Re: re comments on my Rethinking labor process theory

From: Andy Blunden (
Date: Sun Jan 25 2004 - 15:15:30 PST

Could I jut share a parallel experience. Though Australian by birth, I went
through this period as a negotiator for ASTMS representing technicians at
North-East London Poly, alongside NALGO representing the admin staff. We
took the line that new technology was our trade so we were not demanding
anything in return for introducing new technology; NALGO on the other hand
were hanging out for all sorts of concessions before agreeing to
introducing "word processors" (remember them!) into the offices. In the
meantime, all these machines were in their boxes locked up in cupboards.
Over time, the NALGO members simply broke open the boxes, set up the
machines, taught themselves and got on with it without any special benefits
and without telling their union reps (who were of course not listening
anyway!). In the end NALGO got nothing for their members because their
members were looking out for their lifestyle and future and not waiting for
any agreement. Those who didn't were eventually made redundant.


> Thanks so much for this, Steve! A story might be relevant. One of
> the experiences that set me on this path in my research dates to my time
> as a researcher in France in the late 1970s. At the time, important
> sectors of the union movement were developing a critique of the
> capitalist division of labor very much along the neo-Marxist lines my
> paper describes. (Braverman was a common reference. Similar arguments
> were heard on the left wing of the union movements in Germany, Italy, and
> the UK.) Since the French unions were rather strong in the service
> sector, we heard a lot from them about how computerization (under
> capitalism) inevitably led to a deskilling of office jobs, just as it had
> led to the deskilling of factory jobs.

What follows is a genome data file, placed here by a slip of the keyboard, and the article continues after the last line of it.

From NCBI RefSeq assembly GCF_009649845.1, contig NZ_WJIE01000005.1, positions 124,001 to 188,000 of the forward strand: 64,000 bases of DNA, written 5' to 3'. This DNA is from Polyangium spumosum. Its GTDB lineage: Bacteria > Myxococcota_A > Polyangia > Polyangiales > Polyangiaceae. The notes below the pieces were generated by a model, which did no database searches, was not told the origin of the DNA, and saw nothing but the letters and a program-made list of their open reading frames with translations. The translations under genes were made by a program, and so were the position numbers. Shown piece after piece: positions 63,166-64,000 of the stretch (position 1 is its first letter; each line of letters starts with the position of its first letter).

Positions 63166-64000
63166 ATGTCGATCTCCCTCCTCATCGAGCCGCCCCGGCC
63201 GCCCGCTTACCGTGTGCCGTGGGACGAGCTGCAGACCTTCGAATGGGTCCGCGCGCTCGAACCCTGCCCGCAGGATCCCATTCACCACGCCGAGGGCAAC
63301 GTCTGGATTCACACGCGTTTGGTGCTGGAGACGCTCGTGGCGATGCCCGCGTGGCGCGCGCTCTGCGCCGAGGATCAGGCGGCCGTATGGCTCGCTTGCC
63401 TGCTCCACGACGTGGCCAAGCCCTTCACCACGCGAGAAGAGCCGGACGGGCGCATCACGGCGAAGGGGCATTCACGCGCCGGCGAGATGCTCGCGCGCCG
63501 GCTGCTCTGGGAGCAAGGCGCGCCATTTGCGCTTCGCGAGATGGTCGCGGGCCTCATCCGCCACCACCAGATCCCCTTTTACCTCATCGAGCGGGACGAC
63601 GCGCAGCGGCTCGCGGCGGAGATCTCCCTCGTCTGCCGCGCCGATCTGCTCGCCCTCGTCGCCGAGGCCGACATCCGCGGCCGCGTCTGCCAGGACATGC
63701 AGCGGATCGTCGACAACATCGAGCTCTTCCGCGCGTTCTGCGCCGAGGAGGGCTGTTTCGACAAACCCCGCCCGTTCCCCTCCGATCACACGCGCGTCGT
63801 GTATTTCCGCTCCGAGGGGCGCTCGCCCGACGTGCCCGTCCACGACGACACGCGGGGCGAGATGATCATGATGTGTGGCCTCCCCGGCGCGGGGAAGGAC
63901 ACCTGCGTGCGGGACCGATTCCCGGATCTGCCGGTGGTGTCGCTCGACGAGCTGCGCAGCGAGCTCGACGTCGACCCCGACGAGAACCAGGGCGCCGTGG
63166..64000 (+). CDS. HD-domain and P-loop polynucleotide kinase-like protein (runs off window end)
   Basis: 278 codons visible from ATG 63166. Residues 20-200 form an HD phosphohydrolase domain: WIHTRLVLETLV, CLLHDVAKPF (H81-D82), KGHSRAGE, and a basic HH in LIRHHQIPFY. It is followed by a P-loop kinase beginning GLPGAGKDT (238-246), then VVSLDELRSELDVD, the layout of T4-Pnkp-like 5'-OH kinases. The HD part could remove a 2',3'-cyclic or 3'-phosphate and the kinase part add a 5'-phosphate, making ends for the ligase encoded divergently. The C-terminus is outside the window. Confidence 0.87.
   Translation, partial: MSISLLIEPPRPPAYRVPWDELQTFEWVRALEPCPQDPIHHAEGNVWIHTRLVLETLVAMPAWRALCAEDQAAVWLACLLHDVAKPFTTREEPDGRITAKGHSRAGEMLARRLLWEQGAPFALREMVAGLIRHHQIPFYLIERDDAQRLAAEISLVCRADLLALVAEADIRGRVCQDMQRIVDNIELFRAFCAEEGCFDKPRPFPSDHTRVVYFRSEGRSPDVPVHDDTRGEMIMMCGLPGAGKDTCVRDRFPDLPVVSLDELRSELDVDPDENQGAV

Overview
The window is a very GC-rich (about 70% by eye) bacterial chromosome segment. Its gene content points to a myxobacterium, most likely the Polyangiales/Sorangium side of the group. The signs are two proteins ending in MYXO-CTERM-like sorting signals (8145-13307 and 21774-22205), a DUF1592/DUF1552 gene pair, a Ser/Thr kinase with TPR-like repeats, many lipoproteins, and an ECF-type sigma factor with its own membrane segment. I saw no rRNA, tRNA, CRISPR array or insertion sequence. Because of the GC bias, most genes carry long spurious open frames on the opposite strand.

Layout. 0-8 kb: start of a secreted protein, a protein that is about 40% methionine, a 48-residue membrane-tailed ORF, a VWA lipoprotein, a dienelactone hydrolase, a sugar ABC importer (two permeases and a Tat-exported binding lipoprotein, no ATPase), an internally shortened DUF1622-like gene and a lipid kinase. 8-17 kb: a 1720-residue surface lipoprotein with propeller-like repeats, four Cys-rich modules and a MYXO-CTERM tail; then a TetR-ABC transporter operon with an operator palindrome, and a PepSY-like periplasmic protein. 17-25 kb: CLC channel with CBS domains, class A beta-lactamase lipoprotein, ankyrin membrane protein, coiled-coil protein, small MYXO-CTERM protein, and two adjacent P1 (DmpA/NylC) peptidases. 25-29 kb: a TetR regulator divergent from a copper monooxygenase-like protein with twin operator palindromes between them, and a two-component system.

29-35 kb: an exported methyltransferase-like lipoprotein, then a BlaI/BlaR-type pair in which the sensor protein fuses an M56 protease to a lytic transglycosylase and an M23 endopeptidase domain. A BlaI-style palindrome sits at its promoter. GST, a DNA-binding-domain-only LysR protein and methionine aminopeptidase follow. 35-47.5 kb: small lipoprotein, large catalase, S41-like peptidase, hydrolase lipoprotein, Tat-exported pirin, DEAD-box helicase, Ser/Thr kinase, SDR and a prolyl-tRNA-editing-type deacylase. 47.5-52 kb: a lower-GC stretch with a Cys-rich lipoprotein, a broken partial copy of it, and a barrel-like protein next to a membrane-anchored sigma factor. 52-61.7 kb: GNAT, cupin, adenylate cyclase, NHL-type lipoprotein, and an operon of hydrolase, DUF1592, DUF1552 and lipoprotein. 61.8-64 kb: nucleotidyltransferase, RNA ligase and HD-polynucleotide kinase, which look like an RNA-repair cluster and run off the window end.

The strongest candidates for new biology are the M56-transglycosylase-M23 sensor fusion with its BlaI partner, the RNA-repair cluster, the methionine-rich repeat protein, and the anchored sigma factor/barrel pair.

> I recall vividly the frustration with this analysis that was
> expressed by union activists I knew in the insurance industry. These
> activists felt that the progressive wing of the union movement was
> totally discrediting itself with this deskilling analysis, since everyone
> who actually worked in the insurance industry had already concluded that
> computerization was having a hugely positive effect on most workers'
> well-being: eliminating a lot of truly mind-numbing
> form-filling-and-filing jobs, and encouraging the emergence of broader,
> "case management" job-designs where a single worker could handle many
> facets of a client's problem rather than passing it along the
> office-world equivalent of an assembly-line for processing by a series of
> ultra-specialized office workers. Yes, there was a risk of some
> relatively low-skilled workers losing their jobs, and even some highly
> skilled positions might be lost or "restructured," but these represented
> but a small number in comparison with the much larger number of workers
> for whom technological change and the associated work reorganization was
> largely positive.
> I was struck then that the unions -- esp. the most progressive
> ones -- were incapable of articulating a "progressive" position that
> simultaneously embraced the positive effects of (capitalist) automation
> on the majority of workers and defended the rights of the minority of
> workers who were "losers" in this automation process (rights to
> retraining and reemployment, for example). If workers are going to become
> the "leading force" in society, and if unions are going to play a role in
> that, then surely unions will need to articulate some such "progressive"
> line. To date, I have found very few unions capable of doing that.
> Perhaps the best of those I've studied are the Australian unions in the
> 1980s. (See Max Ogden's chapter in a collection I edited: Technology and
> the Future of Work, New York: Oxford University Press, 1992.)

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